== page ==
Photo Of The Day: Pyrenees

This photo from a trip through the Pyrenees is making me eager to plan my next trip. The idea of backpacking through the mountains, specifically these mountains, and seeing views like this appeals to me. Christoph Sahle is a photographer and physicist based in Helsinki, Finland. You can check out a collection of his photos here and live vicariously through him in viewing them. Wish your photo was on Gadling for Photo Of The Day? No problem! Just upload it to the Gadling Flickr Pool and we’ll take a look when we get the chance.

[Photo credit: Christoph Sahle]

Video: Canyoning in the Pyrenees, Spain

Thrill seekers will love the unique and adventurous sport of canyoning. This activity, which involves traversing throughout a canyon, combines different techniques within the experience, including hiking, swimming, abseiling, scrambling, climbing, and more. The ideal canyons used for canyoning often include narrow gorges, flowing water, and various drops that must be navigated.

Want to see for yourself what canyoning looks like from the point of view of the adventurer? Check out this video:

The Way: Martin Sheen treks the Camino de Santiago

I’m often skeptical when Hollywood forays into the realm of ‘travel films’.

Don’t get me wrong; there have been some wonderful movies in recent years that capture the true essence of the world of travel & the beauty of venturing on a grand journey: Lost in Translation, Into the Wild, L’Auberge Espagnole, Before Sunrise, Up in the Air, and The Beach (did you really think I wouldn’t mention it?) are just a few examples of travel narratives done right.

But those successes aren’t enough to stop the certain feeling of dread I get whenever I learn that Hollywood has again attempted to tackle the travel theme. Perhaps certain blasphemies like Sex & the City 2 or the recent rendition of Gulliver’s Travels keep this fear alive every time I shell out $11 to go on a two-hour cinematic adventure.

That being so, when I first heard about The Way; a film directed and developed by Emilio Estevez and starring his father, Martin Sheen, I expected the worst. An adventure film produced on the magical wings of nepotism? Sounded like the perfect storm.

But Wednesday night’s New York City premiere in partnership with the Walkabout Foundation promised a dazzling list of A-listers (Former President Bill Clinton, Ivanka Trump, Dhani Jones, Wyclef Jean, & the Sheens, among others) and promised to benefit a good cause, so I packed my cynicism away for a few hours and decided to see the film.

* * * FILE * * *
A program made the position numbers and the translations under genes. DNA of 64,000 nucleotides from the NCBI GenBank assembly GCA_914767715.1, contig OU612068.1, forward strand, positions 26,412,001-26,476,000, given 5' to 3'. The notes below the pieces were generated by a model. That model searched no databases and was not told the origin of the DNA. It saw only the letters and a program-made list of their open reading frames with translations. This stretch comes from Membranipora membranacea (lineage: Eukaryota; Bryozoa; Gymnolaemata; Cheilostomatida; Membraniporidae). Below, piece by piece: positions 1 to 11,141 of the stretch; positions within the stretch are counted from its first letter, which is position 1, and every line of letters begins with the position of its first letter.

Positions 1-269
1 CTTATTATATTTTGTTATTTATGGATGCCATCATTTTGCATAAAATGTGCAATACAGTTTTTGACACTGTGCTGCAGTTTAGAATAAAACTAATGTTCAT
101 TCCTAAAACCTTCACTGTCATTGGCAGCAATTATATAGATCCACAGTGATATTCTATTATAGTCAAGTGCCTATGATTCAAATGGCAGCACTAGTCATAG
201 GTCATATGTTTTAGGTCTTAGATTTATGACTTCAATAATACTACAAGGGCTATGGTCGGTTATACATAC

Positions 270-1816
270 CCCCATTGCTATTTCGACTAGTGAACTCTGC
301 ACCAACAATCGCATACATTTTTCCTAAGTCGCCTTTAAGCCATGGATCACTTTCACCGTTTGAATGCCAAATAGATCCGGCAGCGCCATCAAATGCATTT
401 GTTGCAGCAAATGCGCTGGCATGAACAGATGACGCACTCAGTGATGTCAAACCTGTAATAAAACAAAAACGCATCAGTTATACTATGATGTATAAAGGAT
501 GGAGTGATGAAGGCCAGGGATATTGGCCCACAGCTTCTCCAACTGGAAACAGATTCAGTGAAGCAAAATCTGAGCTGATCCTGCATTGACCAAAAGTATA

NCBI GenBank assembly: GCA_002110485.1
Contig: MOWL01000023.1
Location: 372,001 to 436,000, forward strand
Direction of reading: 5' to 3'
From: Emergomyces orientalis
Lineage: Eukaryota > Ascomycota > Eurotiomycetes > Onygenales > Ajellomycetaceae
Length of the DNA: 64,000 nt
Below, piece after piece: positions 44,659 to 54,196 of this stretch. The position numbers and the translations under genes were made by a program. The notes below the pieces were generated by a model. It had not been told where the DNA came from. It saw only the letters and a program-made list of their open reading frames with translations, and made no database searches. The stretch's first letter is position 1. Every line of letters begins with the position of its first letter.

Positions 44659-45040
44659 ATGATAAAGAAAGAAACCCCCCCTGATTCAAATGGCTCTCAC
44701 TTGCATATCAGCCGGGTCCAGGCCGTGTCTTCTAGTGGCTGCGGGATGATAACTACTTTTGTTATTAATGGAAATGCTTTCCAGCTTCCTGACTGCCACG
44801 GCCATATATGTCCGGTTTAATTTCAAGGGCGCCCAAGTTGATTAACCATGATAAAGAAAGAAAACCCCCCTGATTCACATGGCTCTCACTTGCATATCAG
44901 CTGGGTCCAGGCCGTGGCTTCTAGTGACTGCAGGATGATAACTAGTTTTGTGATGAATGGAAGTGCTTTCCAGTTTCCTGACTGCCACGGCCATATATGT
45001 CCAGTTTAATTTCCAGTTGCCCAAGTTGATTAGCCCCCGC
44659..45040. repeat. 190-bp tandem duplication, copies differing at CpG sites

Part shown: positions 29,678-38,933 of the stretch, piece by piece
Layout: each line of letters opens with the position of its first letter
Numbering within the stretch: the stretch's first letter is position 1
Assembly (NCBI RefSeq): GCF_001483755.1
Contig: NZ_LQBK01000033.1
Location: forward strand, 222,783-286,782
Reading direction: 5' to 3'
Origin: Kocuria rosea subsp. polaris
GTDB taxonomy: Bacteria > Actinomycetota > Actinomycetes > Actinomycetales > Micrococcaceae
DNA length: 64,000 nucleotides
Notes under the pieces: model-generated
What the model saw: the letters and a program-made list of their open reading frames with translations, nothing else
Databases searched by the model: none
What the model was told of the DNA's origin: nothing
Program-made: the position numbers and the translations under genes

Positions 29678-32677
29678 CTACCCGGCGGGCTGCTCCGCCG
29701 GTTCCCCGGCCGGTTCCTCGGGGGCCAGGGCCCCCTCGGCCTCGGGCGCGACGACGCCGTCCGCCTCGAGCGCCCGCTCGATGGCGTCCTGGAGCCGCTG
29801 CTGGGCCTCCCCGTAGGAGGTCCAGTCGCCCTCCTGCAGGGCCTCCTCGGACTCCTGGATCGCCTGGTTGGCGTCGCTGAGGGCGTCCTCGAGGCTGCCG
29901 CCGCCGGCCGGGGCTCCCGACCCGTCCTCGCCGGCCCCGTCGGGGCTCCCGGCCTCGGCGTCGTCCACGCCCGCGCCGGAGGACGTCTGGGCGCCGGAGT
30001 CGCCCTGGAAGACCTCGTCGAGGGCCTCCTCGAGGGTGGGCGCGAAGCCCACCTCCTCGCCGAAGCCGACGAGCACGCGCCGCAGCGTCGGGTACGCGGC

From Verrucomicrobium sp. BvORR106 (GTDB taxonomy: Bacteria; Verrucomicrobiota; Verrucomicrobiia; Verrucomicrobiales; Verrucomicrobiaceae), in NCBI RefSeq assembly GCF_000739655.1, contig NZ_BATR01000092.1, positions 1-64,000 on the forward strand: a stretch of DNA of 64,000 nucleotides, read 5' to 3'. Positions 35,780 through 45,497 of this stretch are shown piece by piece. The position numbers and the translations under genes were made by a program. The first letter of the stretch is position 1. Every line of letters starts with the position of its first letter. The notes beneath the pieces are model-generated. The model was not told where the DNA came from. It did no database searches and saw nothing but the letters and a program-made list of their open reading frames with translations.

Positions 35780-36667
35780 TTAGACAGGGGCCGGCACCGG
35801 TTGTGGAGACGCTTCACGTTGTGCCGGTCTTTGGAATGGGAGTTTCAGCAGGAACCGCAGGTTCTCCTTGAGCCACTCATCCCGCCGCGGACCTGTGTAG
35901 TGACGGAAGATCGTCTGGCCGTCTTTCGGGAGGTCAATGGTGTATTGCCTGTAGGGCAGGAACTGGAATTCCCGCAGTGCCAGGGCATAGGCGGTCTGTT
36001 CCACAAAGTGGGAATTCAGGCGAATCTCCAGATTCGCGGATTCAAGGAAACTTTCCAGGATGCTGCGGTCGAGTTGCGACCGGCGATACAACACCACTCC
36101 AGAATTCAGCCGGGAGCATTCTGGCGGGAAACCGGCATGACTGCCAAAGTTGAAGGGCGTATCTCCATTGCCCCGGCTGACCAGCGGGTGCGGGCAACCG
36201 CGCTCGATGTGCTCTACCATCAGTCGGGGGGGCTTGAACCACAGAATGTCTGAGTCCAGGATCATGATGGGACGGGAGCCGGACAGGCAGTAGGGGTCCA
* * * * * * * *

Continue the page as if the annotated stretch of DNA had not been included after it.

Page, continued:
So, is it worth the trek to the theater? Click on through to find out.

The Way is the story of a Tom (Martin Sheen), a father that loses his intrepid son, Daniel (Emilio Estevez) as Daniel sets out in the French Pyrenees on a solo journey along the historic Camino De Santiago. Devastated by the loss and desperate for a way to reconcile their distanced relationship, Sheen’s character decides to embark on the Camino himself, carrying his son’s ashes every step of the way.

In brief, the Camino De Santiago (or the Way of St. James) is a 500-mile trail that starts in France and ends near the Northwest tip of Spain. It was first trekked in the 9th Century by pilgrims hoping to visit the remains of the Apostle St. James upon their initial discovery. In the early days, it was an arduous undertaking; weather, meager provisions, and difficult terrain all took their toll on the dedicated peregrinos. But by the 14th Century, it’s estimated that 25% of all Europeans walked the Camino and today, over 200,000 hikers complete the pilgrimage every year; for many different reasons.

Through Tom’s journey and the friends he makes on the trail, a very poignant illustration of the Camino De Santiago is presented; the beauty of the environment is vivid, the community among pilgrims is familiar to anyone that’s bonded with strangers on the road, and over the course of the film, the mood of sun drenched afternoons walking, eating, and drinking through the Spanish countryside is tangible. The characters all feel genuine and there’s enough clever humor throughout to make the film a fun adventure to be a part of.